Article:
It was established in 2013 by Jackson and Dr Hauiti Hakopa.
The Herald report says Te Koronga has grown a strong graduate and research platform open to both Māori and non-Māori researchers
“… involved in indigenous research focused on mauri ora.”
Mauri refers to the life force or the essence of life that binds together the body and spirit of a being or a thing. Mauri flows through all things, land, trees, birds, rivers, mountains, space and time, through to people – individually and collectively. Mauri is present in the relationships between living and natural things. The way mauri is expressed can impact on other people, and likewise their mauri can impact on you.
Ora means to be alive, well and safe. When our ora is protected and safe, our mauri will flourish. Mauri ora means that our life essence and our wairua flourishes with potential, ideas, and connections. Wellbeing for Māori is connected to two important aspects – mauri ora, and a secure connection to cultural heritage and cultural identity. A secure cultural identity increases our ability to cope with challenges in life, and to find the resources within ourselves, our whānau, and our community. Within a Māori worldview, we can strengthen our wellbeing through making our cultural beliefs part of our everyday practice.
A co-director of Te Koronga , Dr Chanel Phillips, was Te Koronga’s first doctoral graduate.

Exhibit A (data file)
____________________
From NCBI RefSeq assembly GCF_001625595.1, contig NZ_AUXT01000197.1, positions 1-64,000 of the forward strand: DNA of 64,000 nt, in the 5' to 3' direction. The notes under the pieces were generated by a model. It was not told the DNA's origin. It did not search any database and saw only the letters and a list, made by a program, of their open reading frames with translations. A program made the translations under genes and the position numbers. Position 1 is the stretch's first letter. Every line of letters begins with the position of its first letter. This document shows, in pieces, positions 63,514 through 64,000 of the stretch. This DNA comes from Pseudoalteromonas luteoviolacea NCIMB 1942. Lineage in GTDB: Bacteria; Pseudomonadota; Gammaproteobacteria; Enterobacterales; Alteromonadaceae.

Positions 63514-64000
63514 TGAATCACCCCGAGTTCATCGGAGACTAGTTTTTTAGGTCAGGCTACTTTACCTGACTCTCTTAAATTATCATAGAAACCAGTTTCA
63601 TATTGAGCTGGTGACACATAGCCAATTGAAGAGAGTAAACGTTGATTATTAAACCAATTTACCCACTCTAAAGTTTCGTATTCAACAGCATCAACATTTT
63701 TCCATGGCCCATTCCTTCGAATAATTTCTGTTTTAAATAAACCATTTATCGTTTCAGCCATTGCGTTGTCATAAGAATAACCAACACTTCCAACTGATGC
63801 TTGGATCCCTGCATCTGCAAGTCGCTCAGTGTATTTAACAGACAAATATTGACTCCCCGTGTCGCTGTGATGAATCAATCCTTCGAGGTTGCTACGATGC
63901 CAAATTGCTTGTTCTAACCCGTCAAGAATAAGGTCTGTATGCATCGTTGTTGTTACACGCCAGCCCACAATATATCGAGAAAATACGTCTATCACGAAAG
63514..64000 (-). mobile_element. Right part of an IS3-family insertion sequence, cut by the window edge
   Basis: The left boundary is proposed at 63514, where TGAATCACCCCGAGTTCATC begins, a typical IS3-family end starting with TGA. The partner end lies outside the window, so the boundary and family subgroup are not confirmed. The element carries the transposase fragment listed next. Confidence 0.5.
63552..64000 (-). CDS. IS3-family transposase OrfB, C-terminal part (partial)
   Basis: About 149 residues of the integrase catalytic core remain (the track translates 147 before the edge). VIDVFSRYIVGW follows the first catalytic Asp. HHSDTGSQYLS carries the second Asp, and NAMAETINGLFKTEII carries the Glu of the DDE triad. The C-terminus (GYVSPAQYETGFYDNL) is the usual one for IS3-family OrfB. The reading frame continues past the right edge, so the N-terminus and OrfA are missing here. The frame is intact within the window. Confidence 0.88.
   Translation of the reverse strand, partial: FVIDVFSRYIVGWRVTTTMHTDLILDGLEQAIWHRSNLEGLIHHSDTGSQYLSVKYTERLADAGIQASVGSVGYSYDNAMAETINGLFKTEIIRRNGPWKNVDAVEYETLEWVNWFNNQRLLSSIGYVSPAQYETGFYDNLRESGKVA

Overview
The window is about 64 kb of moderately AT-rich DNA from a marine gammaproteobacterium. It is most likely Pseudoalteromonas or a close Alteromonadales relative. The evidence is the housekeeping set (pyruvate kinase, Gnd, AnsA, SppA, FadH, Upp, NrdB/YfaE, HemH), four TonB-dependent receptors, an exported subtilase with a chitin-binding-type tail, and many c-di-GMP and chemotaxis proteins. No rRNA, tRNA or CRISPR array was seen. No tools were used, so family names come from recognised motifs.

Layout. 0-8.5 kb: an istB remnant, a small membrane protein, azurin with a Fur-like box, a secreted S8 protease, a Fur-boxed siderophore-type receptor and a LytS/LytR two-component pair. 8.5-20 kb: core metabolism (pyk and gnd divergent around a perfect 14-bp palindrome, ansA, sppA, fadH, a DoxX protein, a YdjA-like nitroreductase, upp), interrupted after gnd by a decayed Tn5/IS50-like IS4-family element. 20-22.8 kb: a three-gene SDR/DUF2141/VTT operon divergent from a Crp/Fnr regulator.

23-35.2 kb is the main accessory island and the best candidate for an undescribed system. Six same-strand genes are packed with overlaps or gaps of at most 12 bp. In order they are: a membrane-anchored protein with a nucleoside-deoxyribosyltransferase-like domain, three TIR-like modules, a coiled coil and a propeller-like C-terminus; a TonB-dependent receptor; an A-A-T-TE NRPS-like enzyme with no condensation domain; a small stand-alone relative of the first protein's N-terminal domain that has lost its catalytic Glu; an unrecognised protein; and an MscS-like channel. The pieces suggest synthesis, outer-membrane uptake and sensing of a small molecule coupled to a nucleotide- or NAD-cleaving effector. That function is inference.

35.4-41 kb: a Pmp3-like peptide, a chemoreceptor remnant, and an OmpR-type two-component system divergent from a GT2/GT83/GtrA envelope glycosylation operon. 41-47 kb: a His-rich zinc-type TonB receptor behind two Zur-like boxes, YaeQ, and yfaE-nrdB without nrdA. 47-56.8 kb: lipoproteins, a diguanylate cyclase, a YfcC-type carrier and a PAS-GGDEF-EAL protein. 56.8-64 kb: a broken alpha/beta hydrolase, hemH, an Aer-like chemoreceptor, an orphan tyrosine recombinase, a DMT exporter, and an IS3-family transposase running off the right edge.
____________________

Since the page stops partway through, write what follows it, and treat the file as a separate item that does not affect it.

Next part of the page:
The Herald report says she and Dr Jeremy Hapeta will continue to build Te Koronga’s focus of research and teaching excellence underpinned by “a kaupapa Māori” ethos.
“The kaupapa of Te Koronga describes the ardent yearning and striving for esoteric knowledge as we seek to explore the breadth and depth of mātauranga for flourishing wellness, both for our people and our environments,” Phillips says.
Knowing the meaning of “esoteric” helps enlighten us about this line of research and study.
Esoteric most commonly means obscure and only understood or intended to be understood by a small number of people with special (and perhaps secret) knowledge. It’s often used to describe knowledge that’s only intended to be revealed to people who have been initiated into a certain group.
Does this gel with demands for greater diversification?
A week earlier, the Te Arawa Lakes Trust announced the inaugural Te Tūkohu Ngāwhā Science and Design Fair will run from 30 June to 2 July.
It has five categories – water quality, biosecurity, biodiversity, mātauranga Māori, and sustainability.
The press statement says it is inspiring young people
“…to blend mātauranga Māori and western science to tackle some of the pressing environmental issues facing Aotearoa.”
Again, a grasp of te reo is helpful.
From restoring native species, through to pest control and measuring and creating habitats to improve biodiversity, the fair will showcase the creativity, scientific research and experimentation of Year 5 to 13 tamariki and rangatahi from across the Te Arawa rohe.
A joint kaupapa between Te Arawa Lakes Trust and Bay of Plenty Regional Council, the mātauranga Māori science fair is believed to be the first of its kind, specifically targeting environmental issues through a te ao Māori lens.
Te Arawa Lakes Trust Operations Manager – Biosecurity and Jobs for Nature, William Anaru, says the fair will be open to the public,
“… providing a unique opportunity for the community to see mātauranga Māori and western science as different, but equal, types of knowledge.”
Whether they should be treated equally – if Point of Order remembers correctly – is what the Listener letter controversy was all about.
The Bay of Plenty Regional Council obviously does not need to further debate the matter.